Now the NL is the only major league, the "Big League" at 12 teams, having taken on four AA teams in cities where the NL did not have markets: Baltimore, Louisville, St. Louis, and Washington. Other AA players wound up on other teams, such as Dan Brouthers and Charlie Buffinton from AA Boston to Brooklyn in the NL. Others stayed in the same city, some moved on to other leagues and never got back to the "major league." Boston won the pennant, comfortably ahead of Cleveland and Brooklyn. Baltimore finished last, 54.5 games out, something that would become a problem: it's difficult to draw fans to see a 12th place team, 40 or 50 games out of 1st place.
Statistical leaders included: Dan Brouthers won the batting title at .335, a little ahead of Sliding Billy Hamilton at .330. Cupid Childs hit .317, Oyster Burns .315, Ed Delahanty .306, Sam Thompson .305, and 41-year-old Jim O'Rourke hit .304. Childs led in on-base, Delahanty in slugging. Childs led in runs with 136, then came Hamilton with 132, Duffy with 125, Roger Connor 123, and Brouthers 121. Brouthers led in hits (197), total bases (282), and RBI (124). John M. Ward led in steals with 88, Delahanty in triples with 21. Connor led with 37 doubles.
Cy Young led in ERA at 1.93 with Tim Keefe second at 2.36, John Clarkson third at 2.48, Nig Cuppy 2.51, Adonis Terry 2.57. Young tied with Bill Hutchinson with 36 wins. Kid Nichols and Jack Stivetts had 35, Gus Weyhing and Amos Rusie 32. Hutchinson edged Amos Rusie in strikeouts 314 to 304, with Hutchinson again pitching a great many innings. He had 622, Rusie 541, Weyhing 470. Weyhing was also third in strikeouts at 202.
1892 Win Shares, pitchers; Jack Stivetts (Boston) 49, Kid Nichols (Boston) 48, Bill Hutchison (Chicago) 45, Cy Young (Cleveland) 44, Gus Weyhing (Philadelphia) 36, Nig Cuppy (Cleveland) and Amos Rusie (New York) 32, Ed Stein (Brooklyn) 30, Harry Staley (Boston) and Scott Stratton (Louisville) 29, George Haddock (Brooklyn) 27.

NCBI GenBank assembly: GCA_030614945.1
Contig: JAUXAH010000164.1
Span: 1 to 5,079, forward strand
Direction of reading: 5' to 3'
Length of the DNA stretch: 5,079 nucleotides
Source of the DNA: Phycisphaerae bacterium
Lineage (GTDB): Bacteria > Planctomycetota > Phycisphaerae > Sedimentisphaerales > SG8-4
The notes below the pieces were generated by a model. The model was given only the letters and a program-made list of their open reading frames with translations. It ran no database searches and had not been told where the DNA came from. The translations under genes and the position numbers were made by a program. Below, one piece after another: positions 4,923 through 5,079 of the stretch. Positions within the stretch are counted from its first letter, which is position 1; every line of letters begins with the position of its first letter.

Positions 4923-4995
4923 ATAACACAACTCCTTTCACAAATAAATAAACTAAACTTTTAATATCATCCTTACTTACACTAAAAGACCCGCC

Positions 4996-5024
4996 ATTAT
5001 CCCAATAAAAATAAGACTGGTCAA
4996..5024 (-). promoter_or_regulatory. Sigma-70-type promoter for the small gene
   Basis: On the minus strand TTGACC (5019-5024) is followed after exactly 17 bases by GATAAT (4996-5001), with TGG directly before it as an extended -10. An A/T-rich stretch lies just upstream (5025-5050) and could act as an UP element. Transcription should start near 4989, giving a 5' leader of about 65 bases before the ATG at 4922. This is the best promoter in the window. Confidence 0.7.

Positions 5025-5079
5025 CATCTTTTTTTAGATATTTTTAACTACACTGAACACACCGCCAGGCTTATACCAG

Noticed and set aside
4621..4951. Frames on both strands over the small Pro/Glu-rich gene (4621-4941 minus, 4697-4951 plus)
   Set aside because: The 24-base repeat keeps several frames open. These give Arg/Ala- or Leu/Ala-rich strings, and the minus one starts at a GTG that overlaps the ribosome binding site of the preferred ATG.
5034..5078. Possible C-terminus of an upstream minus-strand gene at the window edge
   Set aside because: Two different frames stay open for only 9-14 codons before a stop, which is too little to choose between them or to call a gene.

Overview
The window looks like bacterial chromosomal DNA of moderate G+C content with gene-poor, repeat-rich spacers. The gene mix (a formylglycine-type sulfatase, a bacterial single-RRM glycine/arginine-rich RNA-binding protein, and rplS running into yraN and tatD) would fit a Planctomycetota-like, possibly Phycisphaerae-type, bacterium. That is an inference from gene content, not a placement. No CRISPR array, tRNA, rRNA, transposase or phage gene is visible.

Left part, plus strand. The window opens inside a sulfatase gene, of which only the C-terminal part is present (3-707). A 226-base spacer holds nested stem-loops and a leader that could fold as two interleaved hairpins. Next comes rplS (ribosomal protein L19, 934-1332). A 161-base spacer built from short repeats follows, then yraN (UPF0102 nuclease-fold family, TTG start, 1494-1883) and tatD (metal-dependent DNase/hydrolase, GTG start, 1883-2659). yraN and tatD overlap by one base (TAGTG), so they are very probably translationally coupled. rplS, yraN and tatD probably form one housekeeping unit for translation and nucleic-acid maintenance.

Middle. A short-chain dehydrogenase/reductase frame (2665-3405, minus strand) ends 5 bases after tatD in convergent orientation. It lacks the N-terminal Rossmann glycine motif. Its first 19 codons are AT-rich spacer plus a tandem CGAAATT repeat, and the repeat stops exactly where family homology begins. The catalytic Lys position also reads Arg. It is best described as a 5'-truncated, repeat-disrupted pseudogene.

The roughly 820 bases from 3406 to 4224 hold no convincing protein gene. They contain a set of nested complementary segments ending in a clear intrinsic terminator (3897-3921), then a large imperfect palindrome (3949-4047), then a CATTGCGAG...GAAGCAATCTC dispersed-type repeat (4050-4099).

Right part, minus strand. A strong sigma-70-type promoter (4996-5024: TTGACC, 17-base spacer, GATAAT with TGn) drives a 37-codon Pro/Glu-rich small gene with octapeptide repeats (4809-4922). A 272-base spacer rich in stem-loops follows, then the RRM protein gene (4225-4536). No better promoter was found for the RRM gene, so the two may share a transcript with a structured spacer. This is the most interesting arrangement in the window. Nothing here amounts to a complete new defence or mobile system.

Position players; Dan Brouthers (Brooklyn) 34, Bill Dahlen (Chicago) and Cupid Childs (Cleveland) 32, Elmer Smith (Pittsburgh) 31, Hugh Duffy (Boston) 29, Herman Long (Boston) 28, Bid McPhee (Cincinnati) 27, Oyster Burns (Brooklyn) and Bug Holliday (Cincinnati) 26, Jimmy Ryan (Chicago), and Billy Hamilton (Philadelphia) 25.
WARP3 leaders, pitchers: Rusie 9.1, Young 7.7, Hutchison 7.0, Stivetts 5.8, Tony Mullane (Cincinnati) 5.5, Nichols 4.9, Stein 4.8, Frank Killen (Washington) 4.5, Stratton 4.4.
WARP3 leaders, position players: Childs 9.6, Brouthers 9.2, Hamilton 7.5, Roger Connor (Philadelphia) 7.4, Sam Thompson (Philadelphia) 7.1, McPhee 7.0, Dahlen 6.9, Holliday 6.2, Dave Foutz (Brooklyn) and Chief Zimmer (Cleveland) 6.1, Jack Clements (Philadelphia) 5.7.
WAR leaders, pitchers: Young 12.6, Hutchinson 9.3, Nichols 8.6, Weyhing 8.2, Stein 6.8, Cuppy 6.5, Rusie 6.2. Position players, Brouthers 9.4, Childs 7.7, Hamilton 6.4, Connor 6.2, Dahlen 5.7, McPhee 5.4, Long and Jack Virtue (Cleveland) 5.2.
Top pitcher: Cy Young was ERA leader by a safe margin, and tied for the lead in wins and led in WHIP. I'll take him. #2 was Hutchison, tied for lead in wins and the league workhorse.
#1 Cy Young, #2 Bill Hutchinson, #3 Amos Rusie, #4 Kid Nichols, #5 Gus Weyhing.
Top player is Brouthers again. He led in average, OPS, hits and RBI.
#1 Dan Brouthers, #2 Cupid Childs, #3 Billy Hamilton, #4 Bill Dahlen, #5 Bid McPhee.
Top rookie: Nig Cuppy had the best year. Not too many rookies of note, with two leagues folding into one. Willie Keeler became the best player.
Top manager to Frank Selee, for molding together Boston's pennant winners and winning another championship in the enlarged league.